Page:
for self-referencing. The narrative self is the story we tell about who we are while the
experiential self is the experience we have ‘in the present moment’. Mindfulness increases
activation of brain regions that correspond to the experiential self and decreases activation of
brain regions that correspond to the narrative self. It may be why it can be helpful in reducing
anxiety or improving mood because distorted or negative views along with rumination and
catastrophizing often accompany anxiety and/or depression. CT and CBT work by helping the
patient create a new story while mindfulness works to create a space or distance – a change in
relationship – of self to the story. Mindfulness increases meta-cognition and that may enable the
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patient to see a story as ‘just a story’ (one of many) and have greater capacity to change it. In this
way, mindfulness changes the relationship of our “self” to our “self”.
Mindfulness and Pain
Chronic pain is a major problem in the United States. 1/3 people suffer from chronic pain such as
migraines, low back pain, etc. Mindfulness was first brought into a hospital setting (by JKZ) to
treat chronic pain sufferers who had been told to ‘go home’ and live with their pain. Kabat-Zinn
used MBSR to treat chronic pain sufferers and the results spoke for themselves. People endorsed
feeling less pain with mindfulness. Although researchers don’t know ‘how’ pain is reduced, one
hypothesis is that mindfulness affects a part of the brain that is important in feeling pain, the
Insula Cortex, a sort of ‘thermostat’ for notifying you when your body is out of homeostasis (its
normal state, not under stress). When you burn your hand or hit your elbow your insula takes the
incoming signals (from your hand or elbow) and integrates those signals so you know you feel
pain and take action to reduce it. In studies of long-time meditators, this part of the brain is
structurally different (i.e. thicker than) from non-meditators. In a meta-analysis of mindfulness
and its impact on pain, researchers found a significant (yet small) reduction in pain, as well as a
reduction in depressive symptoms and improvements in quality of life (Hilton et al., 2017).
Mindfulness and the Immune Response
Several studies support that mindfulness training boosts the immune response. Some areas that
have been implicated are resistance to influenza, immune response signals among cancer patients
and HIV patients, and healing rates in cases of psoriasis. This is an exciting area of research
because it suggests that with mindfulness practice we can boost our body’s ability to fight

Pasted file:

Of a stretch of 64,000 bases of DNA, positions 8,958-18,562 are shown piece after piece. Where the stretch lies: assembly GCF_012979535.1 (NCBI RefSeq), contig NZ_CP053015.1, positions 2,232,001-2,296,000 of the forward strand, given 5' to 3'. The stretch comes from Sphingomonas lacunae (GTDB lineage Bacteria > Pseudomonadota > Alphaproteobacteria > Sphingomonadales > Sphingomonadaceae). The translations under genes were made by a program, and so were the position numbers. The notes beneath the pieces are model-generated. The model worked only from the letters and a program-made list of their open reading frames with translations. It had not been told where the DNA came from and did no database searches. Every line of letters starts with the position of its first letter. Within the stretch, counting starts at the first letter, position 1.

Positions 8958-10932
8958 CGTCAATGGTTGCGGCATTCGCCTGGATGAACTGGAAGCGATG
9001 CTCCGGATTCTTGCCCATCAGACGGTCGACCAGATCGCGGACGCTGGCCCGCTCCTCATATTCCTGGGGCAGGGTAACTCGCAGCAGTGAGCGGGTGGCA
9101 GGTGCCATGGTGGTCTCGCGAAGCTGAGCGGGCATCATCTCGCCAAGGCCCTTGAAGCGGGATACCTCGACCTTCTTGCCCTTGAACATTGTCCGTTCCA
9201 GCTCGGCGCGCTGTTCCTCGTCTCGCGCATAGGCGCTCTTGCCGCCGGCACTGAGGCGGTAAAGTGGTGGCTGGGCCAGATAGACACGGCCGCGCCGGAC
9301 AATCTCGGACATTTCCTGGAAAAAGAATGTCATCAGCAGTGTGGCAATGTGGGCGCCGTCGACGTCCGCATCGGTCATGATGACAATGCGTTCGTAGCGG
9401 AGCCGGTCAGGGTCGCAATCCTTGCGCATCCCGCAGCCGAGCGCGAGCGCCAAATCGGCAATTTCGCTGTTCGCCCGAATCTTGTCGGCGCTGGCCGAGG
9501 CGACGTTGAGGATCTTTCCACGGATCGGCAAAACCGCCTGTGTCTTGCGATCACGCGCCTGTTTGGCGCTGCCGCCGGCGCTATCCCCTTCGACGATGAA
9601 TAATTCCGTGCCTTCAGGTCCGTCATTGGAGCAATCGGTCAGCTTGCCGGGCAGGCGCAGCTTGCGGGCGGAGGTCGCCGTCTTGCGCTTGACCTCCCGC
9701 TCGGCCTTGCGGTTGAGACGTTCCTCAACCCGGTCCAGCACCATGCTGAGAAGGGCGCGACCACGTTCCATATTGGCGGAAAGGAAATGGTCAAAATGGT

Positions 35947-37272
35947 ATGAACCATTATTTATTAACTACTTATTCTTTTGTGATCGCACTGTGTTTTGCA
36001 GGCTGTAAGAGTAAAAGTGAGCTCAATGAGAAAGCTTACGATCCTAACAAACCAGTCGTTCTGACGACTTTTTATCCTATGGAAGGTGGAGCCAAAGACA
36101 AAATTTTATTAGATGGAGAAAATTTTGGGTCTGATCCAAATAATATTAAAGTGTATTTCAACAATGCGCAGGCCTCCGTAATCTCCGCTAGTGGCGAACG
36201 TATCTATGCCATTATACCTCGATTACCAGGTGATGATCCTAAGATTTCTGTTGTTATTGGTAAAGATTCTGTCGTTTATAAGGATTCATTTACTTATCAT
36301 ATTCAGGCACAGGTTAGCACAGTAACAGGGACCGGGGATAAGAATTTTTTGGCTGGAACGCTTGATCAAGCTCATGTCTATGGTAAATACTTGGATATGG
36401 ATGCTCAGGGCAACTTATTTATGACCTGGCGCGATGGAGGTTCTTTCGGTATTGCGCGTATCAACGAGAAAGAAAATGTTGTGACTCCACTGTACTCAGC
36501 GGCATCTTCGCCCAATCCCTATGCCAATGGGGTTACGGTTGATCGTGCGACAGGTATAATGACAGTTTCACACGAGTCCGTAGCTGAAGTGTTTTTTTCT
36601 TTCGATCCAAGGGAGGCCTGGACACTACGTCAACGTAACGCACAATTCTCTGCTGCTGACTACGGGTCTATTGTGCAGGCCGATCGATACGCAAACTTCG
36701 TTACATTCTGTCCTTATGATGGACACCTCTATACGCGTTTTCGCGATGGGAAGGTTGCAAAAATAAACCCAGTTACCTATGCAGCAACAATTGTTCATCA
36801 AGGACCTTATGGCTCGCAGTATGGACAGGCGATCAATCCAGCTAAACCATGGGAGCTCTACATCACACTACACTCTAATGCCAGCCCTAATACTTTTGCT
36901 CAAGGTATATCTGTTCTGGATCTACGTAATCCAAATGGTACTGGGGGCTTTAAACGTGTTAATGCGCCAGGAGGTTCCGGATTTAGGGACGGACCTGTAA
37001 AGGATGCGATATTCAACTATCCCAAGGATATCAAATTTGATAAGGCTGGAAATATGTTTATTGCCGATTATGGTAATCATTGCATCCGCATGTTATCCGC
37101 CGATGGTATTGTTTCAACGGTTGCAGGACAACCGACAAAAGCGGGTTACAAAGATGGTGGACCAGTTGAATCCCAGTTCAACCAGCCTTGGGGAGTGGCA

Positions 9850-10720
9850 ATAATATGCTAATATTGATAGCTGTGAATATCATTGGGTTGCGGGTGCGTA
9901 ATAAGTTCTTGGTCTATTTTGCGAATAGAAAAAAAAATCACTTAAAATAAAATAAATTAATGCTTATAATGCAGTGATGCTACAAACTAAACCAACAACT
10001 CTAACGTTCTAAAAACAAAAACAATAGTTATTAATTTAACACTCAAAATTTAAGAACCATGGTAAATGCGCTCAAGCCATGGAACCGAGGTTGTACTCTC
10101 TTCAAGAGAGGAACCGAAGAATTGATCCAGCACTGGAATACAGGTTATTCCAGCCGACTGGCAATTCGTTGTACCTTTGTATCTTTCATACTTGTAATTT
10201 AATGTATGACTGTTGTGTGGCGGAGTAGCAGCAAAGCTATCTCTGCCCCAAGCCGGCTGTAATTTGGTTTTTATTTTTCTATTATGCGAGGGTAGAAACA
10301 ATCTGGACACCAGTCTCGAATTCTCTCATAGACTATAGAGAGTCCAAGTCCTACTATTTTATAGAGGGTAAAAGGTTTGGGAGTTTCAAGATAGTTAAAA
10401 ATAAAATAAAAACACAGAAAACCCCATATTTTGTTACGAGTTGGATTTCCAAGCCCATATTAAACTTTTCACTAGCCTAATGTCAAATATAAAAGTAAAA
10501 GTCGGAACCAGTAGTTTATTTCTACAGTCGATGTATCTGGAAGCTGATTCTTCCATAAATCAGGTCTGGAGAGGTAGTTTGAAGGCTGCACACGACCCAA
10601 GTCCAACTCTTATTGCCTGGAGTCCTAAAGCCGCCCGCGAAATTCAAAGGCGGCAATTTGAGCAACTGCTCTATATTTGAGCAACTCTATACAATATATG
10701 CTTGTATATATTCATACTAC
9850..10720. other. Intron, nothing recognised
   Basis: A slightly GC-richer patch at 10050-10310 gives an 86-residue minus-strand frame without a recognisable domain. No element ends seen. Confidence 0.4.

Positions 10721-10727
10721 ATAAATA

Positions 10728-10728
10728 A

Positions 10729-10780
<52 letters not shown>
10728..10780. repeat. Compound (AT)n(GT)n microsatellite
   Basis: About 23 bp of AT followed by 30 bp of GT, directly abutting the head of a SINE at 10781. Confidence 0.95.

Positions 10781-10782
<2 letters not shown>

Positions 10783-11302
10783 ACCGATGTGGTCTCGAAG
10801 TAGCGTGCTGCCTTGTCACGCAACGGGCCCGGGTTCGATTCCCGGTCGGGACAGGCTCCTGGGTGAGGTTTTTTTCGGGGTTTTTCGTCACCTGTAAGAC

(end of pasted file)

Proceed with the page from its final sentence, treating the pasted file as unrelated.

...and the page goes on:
disease. It is well known that stress can reap havoc on the immune system and increase the
inflammatory response. It seems that mindfulness practice has the opposite effect. In a meta-
analysis of randomized controlled trials, Black and Slavich (2016) found support for an impact
on inflammatory systems, cell mediated immunity and biological aging but studies were so
varied (in size, markers measured, etc.) that results remain tenuous and more rigorous
investigation are needed. Still, mindfulness meditation looks to impact gene regulation in
systems related to inflammatory and immunity. Buric and colleagues (2017) looked at 18 studies
across a wide range of forms of meditation and sample sizes and found positive support. One of
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the challenges of interpreting studies in mindfulness and biological changes are the large number
of different types of practices, varying sample sizes and characteristics, and the biological
measurements taken.
Mindfulness and the Cognition (thoughts, attention, memory)
A growing number of studies are looking at the effects of meditation – including mindfulness –
on the brain and cognitive functioning. In terms of cognition, attention appears to be easily
affected by mindfulness practice. There are at least three kinds of attention: alerting (getting
ready to pay attention), orienting (where you place your attention) and conflict attention
(ignoring intruding information and focusing attention). Mindfulness may affect all three but the
strongest evidence for its effects are on conflict attention. Conflict attention is an important
component of executive function – the ability to set goals and carry them out.
Conflict attention is a helpful kind of attention in getting things done because it is important for
setting goals and follow-through. It is the kind of attention we need to ignore distracting
information and stay focused on the task at hand. Even in a short 5-day training period of less
than 30 minutes a day of mindfulness practice, undergraduate students showed improvements in
conflict attention compared to controls. It is the kind of attention that is impacted by
mindfulness quite readily, even among people with difficulties in this sort of attention, like those
with Attention Deficit Hyperactivity Disorder (ADHD). (Zylowska, et al., 2008)
Mindfulness and the Brain
Not only does mindfulness affect attention but it may alter brain function and even structure.
There are several studies of mindfulness practice (or meditation) where brain changes in activity
are monitored – through electrical signals picked up by EEG or through activation changes
monitored by fMRI. Based on EEG studies, meditation leads to a consistent change in brain
waves, with slower brain waves (signs of relaxation) increasing particularly in the frontal part of
the brain and greater ‘synchronicity’ (syncing of wave states in different regions of brain)
occurring. It may be that meditation brings the brain into a more relaxed brain state; however, at
the same time there is some evidence that superfast brain waves (gamma waves) may also arise